When DD-Atelier founder Olga Promptova asked me to choose a dress from her site to review, I requested the ribbed cotton jersey dress in red. Then I worried that I’d chosen something out of my curve-hugging comfort zone. DD-Atelier garments tend to be very close-fitting, and the models on their site don’t show any bulges. Could I get away with it?
As soon as I slipped the size 80D-F over my head, I knew I could. Yes, the 5% lycra makes it form-fitting, but the generous amount of fabric keeps it from stretching too tautly over my frame.
I only needed to make two undergarment adjustments:
- Wear a full cup bra. In these pictures, I’m wearing my Empreinte Grace in 32F (for reference, my waist is 33″). In a balconette, any jello-ing above the cup shows up under this dress.
- Wear my Spanx open bust mid-thigh bodysuit instead of underwear to avoid the extra bulges that come from an elastic waistband.
While the dress is 5% lycra, the sleeves are 10% lycra. When I asked Olga about the difference, she explained that this was to avoid making the sleeves too bulky. The design also uses two seams down each sleeve, which allows for narrow half-raglan shoulders, narrow sleeves and high armholes. It all works together for a very neat and streamlined look.
The sleeve details don’t jump out at you until you’re wearing the dress, but the elegant simplicity of the French darts was the first thing I noticed. While they don’t completely obliterate the strum-strum effect across my chest–it’s a stretch fabric after all–they keep it from being the focus of attention by ensuring plenty of room for my bust.
You’ll see how this dress can be dressed up or down. This is in spite of the neckline actually being quite casual, where the design uses a raw edge with stitching just inside. (The red isn’t orangey like it seems in the picture below. The colors in the other photos are more accurate.)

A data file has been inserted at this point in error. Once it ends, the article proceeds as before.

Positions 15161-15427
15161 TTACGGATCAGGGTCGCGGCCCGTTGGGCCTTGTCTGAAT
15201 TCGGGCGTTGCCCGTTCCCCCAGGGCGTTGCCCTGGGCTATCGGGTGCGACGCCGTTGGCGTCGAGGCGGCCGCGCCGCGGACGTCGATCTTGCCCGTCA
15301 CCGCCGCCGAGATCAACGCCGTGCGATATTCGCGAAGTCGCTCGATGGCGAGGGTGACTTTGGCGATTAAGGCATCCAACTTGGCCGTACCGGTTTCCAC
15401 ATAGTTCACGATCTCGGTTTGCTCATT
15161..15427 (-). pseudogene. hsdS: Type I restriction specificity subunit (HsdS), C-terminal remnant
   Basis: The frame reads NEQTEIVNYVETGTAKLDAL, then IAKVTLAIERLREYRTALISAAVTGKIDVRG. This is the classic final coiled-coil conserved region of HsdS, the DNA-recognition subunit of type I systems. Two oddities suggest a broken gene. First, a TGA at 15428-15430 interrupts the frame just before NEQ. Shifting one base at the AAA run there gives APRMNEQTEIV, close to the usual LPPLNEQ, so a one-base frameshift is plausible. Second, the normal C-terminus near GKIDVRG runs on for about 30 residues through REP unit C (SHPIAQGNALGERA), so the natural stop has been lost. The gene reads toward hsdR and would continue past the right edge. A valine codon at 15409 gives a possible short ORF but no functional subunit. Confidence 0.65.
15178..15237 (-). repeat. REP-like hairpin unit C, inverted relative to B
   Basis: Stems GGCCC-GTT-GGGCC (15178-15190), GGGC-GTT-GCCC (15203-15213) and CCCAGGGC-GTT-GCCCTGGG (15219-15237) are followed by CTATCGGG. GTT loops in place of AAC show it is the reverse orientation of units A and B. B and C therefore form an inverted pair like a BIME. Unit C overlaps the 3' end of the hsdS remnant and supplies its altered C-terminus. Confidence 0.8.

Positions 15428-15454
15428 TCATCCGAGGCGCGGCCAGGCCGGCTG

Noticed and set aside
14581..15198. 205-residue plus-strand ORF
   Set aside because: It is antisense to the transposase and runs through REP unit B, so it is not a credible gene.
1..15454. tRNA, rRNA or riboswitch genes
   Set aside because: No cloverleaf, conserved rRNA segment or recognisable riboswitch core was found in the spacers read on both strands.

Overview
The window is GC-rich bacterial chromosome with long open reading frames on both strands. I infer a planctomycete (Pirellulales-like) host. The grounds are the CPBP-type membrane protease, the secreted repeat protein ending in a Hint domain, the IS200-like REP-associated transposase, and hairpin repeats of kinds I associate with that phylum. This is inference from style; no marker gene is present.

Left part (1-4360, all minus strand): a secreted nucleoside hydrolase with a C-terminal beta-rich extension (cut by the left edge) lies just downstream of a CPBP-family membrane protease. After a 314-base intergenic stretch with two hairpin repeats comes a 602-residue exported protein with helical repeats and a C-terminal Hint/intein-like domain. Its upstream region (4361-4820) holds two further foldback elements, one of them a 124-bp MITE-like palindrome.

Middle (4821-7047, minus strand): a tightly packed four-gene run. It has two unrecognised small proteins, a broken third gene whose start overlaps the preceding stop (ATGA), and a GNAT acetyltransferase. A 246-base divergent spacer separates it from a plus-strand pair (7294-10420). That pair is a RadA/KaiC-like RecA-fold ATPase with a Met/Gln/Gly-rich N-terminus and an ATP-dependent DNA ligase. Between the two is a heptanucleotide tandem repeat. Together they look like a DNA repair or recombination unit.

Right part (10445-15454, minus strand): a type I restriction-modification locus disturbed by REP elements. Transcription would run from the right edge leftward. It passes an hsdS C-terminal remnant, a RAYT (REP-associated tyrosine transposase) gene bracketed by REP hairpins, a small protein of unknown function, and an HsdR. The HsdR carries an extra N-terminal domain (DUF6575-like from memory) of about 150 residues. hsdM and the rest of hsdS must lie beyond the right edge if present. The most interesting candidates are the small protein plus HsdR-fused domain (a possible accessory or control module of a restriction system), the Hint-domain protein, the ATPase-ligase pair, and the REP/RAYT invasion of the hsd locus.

The high neckline definitely contributes to a bust-maximizing look. However, it doesn’t climb into full crewneck territory, and it rests just below my collarbone at my upper balance point, a good place for me.
Here are some of the ways I styled this dress today. I’m pretty sure you’ll agree that the possibilities are endless, and I’d love to hear some of your ideas. If you’re feeling sad because there is only one size left in this dress in red, cheer up! Olga has assured me that more red dresses will be in stock soon, plus a dark (almost black) navy option.
As you know, I’m shoe-challenged. I think these booties can work with this dress, but it definitely needs something else. Any thoughts?
The photo below is simply to show you the difference with the sleeves un-rolled.
Here it is with the khaki linen biker jacket that I bought from Pepperberry in May.
Below is my favorite look, and I’m especially pleased because it’s with one of my shirts. To wear this in real life, I’ll have to find some thigh highs to get rid of the waistband indentation.
Or I can hide it with a belt!
More hiding my waistband with a wide belt. I was afraid this combination would look frumpy, but I think it actually looks quite elegant!
Here I’m trying more of the one-piece-three-ways dressing that I wrote about earlier this month.
It would work great if I hemmed the dress . . . or wore it under a longer skirt.
Speaking of hemming, it’s time for the moment of truth in which I fold the hem up to just under my knees.
I’m posing very carefully because I don’t want the folded “hem” to drop, but I have to admit that this length is better on me. Perhaps this is the answer to how to get away with the black booties above. The model on the DD-Atelier website wears this dress with loafers, but she is 5’7″, and I’m only 5’3″.
There’s another moment of truth coming when I wash this dress for the first time. I’ll update this post once I’ve done so, but it’s going to be a while. I love this dress so much that I don’t want to risk any fading or shrinking. Happily, one of Olga’s customers has already machine-washed her dress and found that everything came out fine.